The original Crash Bandicoot was a difficult game, but it was linear enough you could conquer it with enough time and practice. Crash Bandicoot 2 ramped up the difficulty with brand new worlds, hidden gems and harder bosses but even with the added frustrations of polar bear riding and jet packing, it was a fun game. There was plenty to do, but it felt manageable. Crash 3 continued in a similar vein — some challenges mixed with fun collectibles, gimmicky levels and great bosses. While Crash Bandicoot 4 keeps the spirit of the original games, it’s a lot harder to find the ‘fun’ that buoyed the original games.
At its core, Crash Bandicoot 4 is a solid sequel. It understands exactly why people love the originals, modernises the controls and packs in more fantastic content. But it’s hard. And I’m not saying that to encourage a million ‘get good’ replies. It’s a hard game and it’s stuffed with secrets that take multiple attempts (and failures) to uncover. Even when you think you’ve finished a level and discovered every secret, you’ll likely wind up with at least one box missing, if not 10. Even the three-death gem is near-impossible to get in some levels.
This is the original Crash Bandicoot trilogy on acid. Where before there were linear pathways, easily understood challenges and boxes hiding just in the corner of your vision there’s now big open worlds, multiple pathways, boxes hiding in places you’d never look and extremely well-hidden paths you can run past multiple times without spotting.
The original Crash games were products of their era. They were simpler and more linear, but had enough challenge to make every goal seem achievable. Crash 2’s ‘Road to Ruin’ is a hard level but with enough practice and care, you can complete it easily — gems and all.
Meanwhile, I trudged through Crash 4’s ‘Off Beat’ five times without grabbing any of the boxes I was missing. Whatever secrets the level is hiding are a complete mystery to me that only the internet or dumb luck can solve.
Crash Bandicoot 4 is a game requiring patience. It requires skill. You’ll need to learn every crack and crevice in the game and then look beyond those crevices for hidden rooms, boxes and gems. Then you have to do it all backwards with the same amount of skill and precision. As difficult as the original Crash Bandicoot games could be, they’ve got nothing on Crash Bandicoot 4, particularly if you were raised to be a completionist.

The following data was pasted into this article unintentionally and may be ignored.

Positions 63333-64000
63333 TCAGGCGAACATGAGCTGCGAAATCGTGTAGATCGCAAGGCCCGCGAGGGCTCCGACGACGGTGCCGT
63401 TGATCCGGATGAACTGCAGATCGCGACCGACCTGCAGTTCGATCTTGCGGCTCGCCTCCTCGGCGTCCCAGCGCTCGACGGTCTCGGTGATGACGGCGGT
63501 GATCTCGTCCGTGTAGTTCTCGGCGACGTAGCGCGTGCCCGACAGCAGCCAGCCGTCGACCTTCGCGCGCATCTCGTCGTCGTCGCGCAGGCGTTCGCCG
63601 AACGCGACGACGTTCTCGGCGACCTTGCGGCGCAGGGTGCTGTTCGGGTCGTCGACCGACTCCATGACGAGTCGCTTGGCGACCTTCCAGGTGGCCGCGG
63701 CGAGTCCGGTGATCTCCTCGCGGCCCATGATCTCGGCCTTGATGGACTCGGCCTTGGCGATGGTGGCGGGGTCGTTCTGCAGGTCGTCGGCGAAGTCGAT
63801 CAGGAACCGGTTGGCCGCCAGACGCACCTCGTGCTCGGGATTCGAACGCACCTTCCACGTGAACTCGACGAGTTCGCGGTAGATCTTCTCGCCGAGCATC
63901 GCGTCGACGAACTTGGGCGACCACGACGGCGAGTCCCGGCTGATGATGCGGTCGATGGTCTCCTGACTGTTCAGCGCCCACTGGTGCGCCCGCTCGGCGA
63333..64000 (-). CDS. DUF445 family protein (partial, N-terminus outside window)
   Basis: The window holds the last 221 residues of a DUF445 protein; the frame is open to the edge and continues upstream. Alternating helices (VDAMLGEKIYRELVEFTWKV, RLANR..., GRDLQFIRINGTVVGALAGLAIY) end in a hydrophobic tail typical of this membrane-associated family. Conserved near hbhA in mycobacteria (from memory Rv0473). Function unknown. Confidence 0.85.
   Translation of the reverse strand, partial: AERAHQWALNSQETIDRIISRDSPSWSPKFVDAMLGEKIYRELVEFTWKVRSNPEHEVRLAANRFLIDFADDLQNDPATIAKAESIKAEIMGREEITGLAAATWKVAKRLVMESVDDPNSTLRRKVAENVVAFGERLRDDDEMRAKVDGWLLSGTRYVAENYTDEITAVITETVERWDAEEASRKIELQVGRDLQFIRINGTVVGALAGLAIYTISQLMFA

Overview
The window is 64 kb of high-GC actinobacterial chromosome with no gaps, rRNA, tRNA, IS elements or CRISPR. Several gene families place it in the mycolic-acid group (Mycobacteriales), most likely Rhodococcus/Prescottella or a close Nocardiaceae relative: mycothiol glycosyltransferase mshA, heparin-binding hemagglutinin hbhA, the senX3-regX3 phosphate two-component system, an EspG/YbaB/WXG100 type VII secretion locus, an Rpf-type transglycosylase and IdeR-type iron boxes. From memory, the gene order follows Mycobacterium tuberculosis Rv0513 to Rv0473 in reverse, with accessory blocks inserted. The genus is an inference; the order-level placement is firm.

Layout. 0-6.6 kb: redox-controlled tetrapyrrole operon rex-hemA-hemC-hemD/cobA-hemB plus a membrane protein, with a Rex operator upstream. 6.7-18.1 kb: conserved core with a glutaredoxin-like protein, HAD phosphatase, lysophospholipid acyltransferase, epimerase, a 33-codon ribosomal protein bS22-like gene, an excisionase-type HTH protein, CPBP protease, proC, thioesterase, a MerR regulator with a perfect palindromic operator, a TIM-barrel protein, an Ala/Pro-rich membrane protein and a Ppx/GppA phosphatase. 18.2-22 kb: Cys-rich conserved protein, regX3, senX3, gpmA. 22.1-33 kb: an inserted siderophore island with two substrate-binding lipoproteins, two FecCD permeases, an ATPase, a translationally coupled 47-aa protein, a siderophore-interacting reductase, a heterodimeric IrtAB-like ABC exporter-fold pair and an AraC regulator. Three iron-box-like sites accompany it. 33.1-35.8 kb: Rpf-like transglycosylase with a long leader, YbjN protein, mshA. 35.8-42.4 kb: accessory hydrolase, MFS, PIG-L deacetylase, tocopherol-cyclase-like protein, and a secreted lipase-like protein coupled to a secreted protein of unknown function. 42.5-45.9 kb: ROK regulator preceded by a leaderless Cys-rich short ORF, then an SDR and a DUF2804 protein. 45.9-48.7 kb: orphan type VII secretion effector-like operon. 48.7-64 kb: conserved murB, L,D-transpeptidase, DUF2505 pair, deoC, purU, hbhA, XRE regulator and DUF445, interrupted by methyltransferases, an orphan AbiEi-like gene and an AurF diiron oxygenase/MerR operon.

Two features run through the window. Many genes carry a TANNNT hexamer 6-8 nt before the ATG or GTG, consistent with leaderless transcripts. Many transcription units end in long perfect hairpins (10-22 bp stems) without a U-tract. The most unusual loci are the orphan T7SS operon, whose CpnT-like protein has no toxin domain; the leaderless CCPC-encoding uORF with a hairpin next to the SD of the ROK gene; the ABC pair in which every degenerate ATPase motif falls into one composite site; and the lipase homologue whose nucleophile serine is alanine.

Playing the Crash Bandicoot trilogy when I was growing up was a family affair. We’d sit down together, chug through levels, swap controllers when it got hard and collect everything in sight. We had a guidebook for the later games (remember the pre-internet times?) and eventually, we undercovered every mystery. As much as I’m enjoying Crash Bandicoot 4, I can’t see myself ever having enough hours or skill to grab every collectible this game has to offer.
One gem, one crystal and one relic (with the potential for a special gem) was a winning combination. It was doable. Crash Bandicoot 4 levels have 12 collectibles per level (six in normal mode, six in N. Verted mode). It feels like a mountainous task. It’s not impossible, but it does require a time investment that adults who grew up playing Crash Bandicoot no longer have. Many of the boxes are also so well hidden you need a combination of luck, trial and error, and YouTube videos to find them. (The very first level has a cheap hidden box hiding invisibly behind a log.)
It’s a very different sport to playing Crash Bandicoot in the early 2000s.
Sitting down to Crash Bandicoot in 2020 is mostly a lone sport. It’s a few hours after work or a family get-together on a weekend. It’s nice, but there’s a sense of rush about playing games when you’re older. This goes doubly so when you write about them. There’s no time to stop and smell the roses, particularly when there’s over 100 levels in a game each requiring hours of investment. Every time you sit down to play a game, there’s a layer of guilt and responsibility hiding in the back of your mind. For me, it means I want to play through games as quickly as possible, squeezing as much enjoyment as I can out of the free time I have.
As a kid, I lived for that magic 105% completion label in Crash. It was a badge of honour. Now that badge seems unattainable, and it’s hard to let that go.
This isn’t the game I grew up playing.
Crash Bandicoot 4 makes me feel ancient. It makes me wonder if the youths are having a better time than I am. On more than one occasion, it’s made me feel like giving up. But the more I learn to let go of what I think Crash Bandicoot should be, the more I’m enjoying the game. Missed boxes still sting. Completing levels without earning a single gem sucks. Dying over 50 times in a level because a single enemy won’t move is also pretty shitty. But the more I ignore the completionist inside me, the more I enjoy the game. Blasting through levels without a care is pure joy. There’s no responsibilities and no stress involved. If something’s too hard, you can just skip it. It might go against everything you’ve ever learned about games, but what does it matter if you’re enjoying it?
Sometimes, all it takes is letting go.
Crash Bandicoot 4 is a hard game. But ‘hard’ doesn’t mean you can’t enjoy it. Learning to let go feels unfamiliar, but it means I’m enjoying the game so much more.
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